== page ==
UK tax credits the stars of the show
At Day One of MBI’s Media Production Show on 9 June, a panel session was held to discuss how the UK tax credits can best enhance a production, with the clear conclusion that the incentives can transform areas of the UK and turn them into production hotspots.
High-end drama production was held up as the best example of this, as all agreed the sheer amount of TV ‘high-ends’ had ‘exploded’ in recent years.
Max Rumney, deputy chief executive of PACT, began by saying that now was a great time to be an independent producer, and used Wales as an example of how the tax relief can bring high-ends to areas previously not known for intensive production activity.
He described the tax relief as “a very important part of the jigsaw of finance” with the knock-on effect that the overall prosperity “is allowing producers to do things we will all benefit from, such as investment in training and diversity.”
Cahal Bannon of Lookout Point went on to explain the need to maximise the tax incentives on offer. He stressed that international co-productions provided the perfect opportunity to double up and use the credits both here and in the co-producing country: “If you bring in French or Belgian or Irish talent, be it above-the-line or below-the-line, you can claim relief on them too, be they cast, costume etc. So you can claim on, say, French talent, twice, both in the UK and France!”
War and Peace and The Martian were held up as examples of another way to best fulfil the criteria to qualify for tax relief as, although both projects were filmed entirely outside the UK, they qualified for the scheme though doing a certain amount of post-production here in the UK.
Returning to the regions and nations, the panel ran through the funds on offer from regional film offices such as Screen Yorkshire and Wales’ Pinewood fund, and reminded the largely filmmaking audience that these regional offerings can be combined with the national UK tax reliefs on offer.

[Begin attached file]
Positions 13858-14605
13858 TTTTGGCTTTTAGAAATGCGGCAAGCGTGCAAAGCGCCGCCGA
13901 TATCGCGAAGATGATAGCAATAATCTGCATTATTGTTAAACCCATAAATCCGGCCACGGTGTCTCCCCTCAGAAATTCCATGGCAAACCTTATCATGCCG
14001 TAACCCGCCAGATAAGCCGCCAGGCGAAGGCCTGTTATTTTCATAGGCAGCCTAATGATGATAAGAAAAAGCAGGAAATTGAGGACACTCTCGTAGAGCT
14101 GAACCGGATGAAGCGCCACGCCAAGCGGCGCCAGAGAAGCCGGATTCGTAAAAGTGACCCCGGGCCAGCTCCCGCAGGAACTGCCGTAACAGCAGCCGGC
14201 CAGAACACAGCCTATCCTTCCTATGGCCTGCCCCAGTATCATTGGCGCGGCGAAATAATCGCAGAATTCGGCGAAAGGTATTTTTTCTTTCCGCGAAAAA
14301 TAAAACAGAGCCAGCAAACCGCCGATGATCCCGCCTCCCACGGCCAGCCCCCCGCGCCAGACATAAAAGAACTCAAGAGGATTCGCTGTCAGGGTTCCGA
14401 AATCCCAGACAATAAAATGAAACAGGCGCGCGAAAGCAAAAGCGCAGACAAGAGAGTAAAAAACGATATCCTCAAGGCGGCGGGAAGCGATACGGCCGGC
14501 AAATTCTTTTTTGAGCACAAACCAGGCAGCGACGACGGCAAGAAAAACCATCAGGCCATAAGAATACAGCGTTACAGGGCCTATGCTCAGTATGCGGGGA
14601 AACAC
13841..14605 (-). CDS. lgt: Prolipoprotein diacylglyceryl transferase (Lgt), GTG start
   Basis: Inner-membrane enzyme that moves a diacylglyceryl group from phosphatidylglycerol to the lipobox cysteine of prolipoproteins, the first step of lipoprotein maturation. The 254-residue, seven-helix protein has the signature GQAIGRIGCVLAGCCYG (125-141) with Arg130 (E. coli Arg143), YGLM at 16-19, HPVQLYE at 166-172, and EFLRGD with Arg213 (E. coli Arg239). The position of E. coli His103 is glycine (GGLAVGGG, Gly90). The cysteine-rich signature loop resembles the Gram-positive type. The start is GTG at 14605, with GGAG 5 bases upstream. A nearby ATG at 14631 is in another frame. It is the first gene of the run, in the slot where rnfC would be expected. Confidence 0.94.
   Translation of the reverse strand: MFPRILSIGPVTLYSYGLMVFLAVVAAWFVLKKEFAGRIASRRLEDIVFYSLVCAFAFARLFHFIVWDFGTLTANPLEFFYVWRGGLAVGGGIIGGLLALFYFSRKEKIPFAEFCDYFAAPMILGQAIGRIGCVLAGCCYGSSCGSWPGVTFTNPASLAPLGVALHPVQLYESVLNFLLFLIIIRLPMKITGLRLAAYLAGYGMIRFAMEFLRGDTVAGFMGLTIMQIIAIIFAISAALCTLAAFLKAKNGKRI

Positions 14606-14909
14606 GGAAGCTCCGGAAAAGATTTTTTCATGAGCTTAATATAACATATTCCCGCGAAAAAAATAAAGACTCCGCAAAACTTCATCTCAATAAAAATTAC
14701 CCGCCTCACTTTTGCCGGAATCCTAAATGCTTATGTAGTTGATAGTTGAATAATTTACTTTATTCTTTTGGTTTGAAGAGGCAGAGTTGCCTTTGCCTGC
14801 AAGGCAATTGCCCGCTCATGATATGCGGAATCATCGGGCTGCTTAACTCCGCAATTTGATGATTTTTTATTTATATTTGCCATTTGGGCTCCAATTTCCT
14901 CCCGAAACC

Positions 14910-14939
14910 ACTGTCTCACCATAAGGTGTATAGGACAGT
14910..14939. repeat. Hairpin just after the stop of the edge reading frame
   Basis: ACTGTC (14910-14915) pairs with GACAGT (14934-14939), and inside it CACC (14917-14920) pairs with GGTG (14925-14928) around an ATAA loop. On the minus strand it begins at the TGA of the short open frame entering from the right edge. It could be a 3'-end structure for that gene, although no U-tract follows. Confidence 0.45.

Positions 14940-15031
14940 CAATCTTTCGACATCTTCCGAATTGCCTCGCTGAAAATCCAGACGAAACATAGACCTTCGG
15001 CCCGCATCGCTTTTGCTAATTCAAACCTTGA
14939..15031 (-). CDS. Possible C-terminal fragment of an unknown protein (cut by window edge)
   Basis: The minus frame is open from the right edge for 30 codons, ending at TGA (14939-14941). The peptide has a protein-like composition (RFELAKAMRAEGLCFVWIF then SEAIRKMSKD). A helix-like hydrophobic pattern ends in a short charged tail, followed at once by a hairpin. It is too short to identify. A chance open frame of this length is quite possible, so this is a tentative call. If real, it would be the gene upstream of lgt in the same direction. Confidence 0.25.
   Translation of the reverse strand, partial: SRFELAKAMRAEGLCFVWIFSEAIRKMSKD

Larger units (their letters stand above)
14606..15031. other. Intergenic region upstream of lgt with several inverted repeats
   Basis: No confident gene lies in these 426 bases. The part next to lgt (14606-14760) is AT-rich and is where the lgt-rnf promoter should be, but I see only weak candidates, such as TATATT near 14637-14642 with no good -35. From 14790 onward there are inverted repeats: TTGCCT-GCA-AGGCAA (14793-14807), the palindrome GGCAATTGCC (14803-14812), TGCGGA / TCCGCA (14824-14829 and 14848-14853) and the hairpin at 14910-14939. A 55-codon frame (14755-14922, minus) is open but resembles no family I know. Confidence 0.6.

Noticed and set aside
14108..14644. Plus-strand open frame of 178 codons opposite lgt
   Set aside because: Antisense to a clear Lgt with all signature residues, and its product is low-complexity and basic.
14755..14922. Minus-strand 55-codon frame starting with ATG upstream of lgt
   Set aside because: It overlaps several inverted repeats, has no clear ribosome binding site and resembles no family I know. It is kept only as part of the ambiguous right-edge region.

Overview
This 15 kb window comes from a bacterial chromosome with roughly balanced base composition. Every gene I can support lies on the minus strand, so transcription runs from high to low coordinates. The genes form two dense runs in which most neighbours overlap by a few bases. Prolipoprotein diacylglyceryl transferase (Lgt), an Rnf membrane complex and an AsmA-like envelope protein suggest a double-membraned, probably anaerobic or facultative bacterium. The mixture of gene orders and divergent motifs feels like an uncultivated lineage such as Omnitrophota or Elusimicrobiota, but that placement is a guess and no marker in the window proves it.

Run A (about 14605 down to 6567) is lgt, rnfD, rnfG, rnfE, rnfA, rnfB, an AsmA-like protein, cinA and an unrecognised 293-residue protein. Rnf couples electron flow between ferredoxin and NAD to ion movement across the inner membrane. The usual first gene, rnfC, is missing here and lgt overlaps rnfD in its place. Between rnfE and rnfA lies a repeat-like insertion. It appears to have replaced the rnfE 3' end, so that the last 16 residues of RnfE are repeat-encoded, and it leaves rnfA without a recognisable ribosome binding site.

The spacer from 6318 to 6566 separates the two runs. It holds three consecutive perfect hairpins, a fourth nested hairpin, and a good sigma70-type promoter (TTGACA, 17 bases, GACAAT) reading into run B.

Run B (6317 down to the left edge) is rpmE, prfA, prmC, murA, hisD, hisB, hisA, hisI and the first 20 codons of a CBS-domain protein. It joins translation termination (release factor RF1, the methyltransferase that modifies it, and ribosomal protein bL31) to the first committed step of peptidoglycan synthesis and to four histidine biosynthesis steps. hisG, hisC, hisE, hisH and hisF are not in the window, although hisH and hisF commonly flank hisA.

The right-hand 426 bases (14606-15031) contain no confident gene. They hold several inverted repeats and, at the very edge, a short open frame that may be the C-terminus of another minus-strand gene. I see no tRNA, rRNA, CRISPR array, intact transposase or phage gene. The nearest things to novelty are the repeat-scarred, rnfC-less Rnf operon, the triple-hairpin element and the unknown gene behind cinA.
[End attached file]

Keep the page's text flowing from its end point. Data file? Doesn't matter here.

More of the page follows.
Bannon emphasised the need to think laterally to maximise this: “When a script says 100% of the story takes place in France, you don’t have to shoot 100% in Paris. Think, ‘let’s bring this to the UK to get the tax relief.’”
He cited Lookout Point’s current international French co-production for Amazon, The Collection (pictured), set in 1940s France but with its filming base at Swansea Bay Studios, saying: “It was more cost-effective for us, with the Welsh government subsidies, to build a set on a backlot in Swansea than to shoot in France. And then the sets are there should it be a retuning series, like Game of Thrones.
“We shot in Wales and found other locations that fitted the story. Swansea Town Hall doubles for a 1940s nightclub in Paris, with a clever bit of dressing.”
The conclusion was clear: the UK’s tax credit offering plays a massive part in bringing major productions, in both film and high-end TV drama, to many parts of the UK, with production no longer focused mainly on London and the south east.
Also on The Knowledge
Crystal Palace Park in south London hosted one of the largest shoots it has ever dealt with when it doubled for Central Park, NYC, during the filming of Morbius in 2019.
The Knowledge's sister site KFTV is hosting a webinar called Is Sistainable Production Possible? on Wednesday December 1 at 16:00 BST with some of the biggest industry names in sustainability and production set to discuss all the key issues affecting the industry.
Filming has begun on Crossfire, a new three-part BBC One and TVE drama starring Keeley Hawes from Dancing Ledge Productions.
New figures released by Bristol Film Office show that the city region generated £12.6m by filming in 2020-2021, with production levels bouncing back strongly after the Covid-driven hiatus. A total of 653 filming days was recorded at Bristol locations and/or at The Bottle Yard Studios in 2020-21.
Channel 4 has ordered a new, 15-part series that explores the multi-million pound world of re-selling.
Channel 4 has ordered a Joe Lycett-fronted documentary exploring the practice of greenwashing, in which companies exaggerate their green credentials in their marketing output.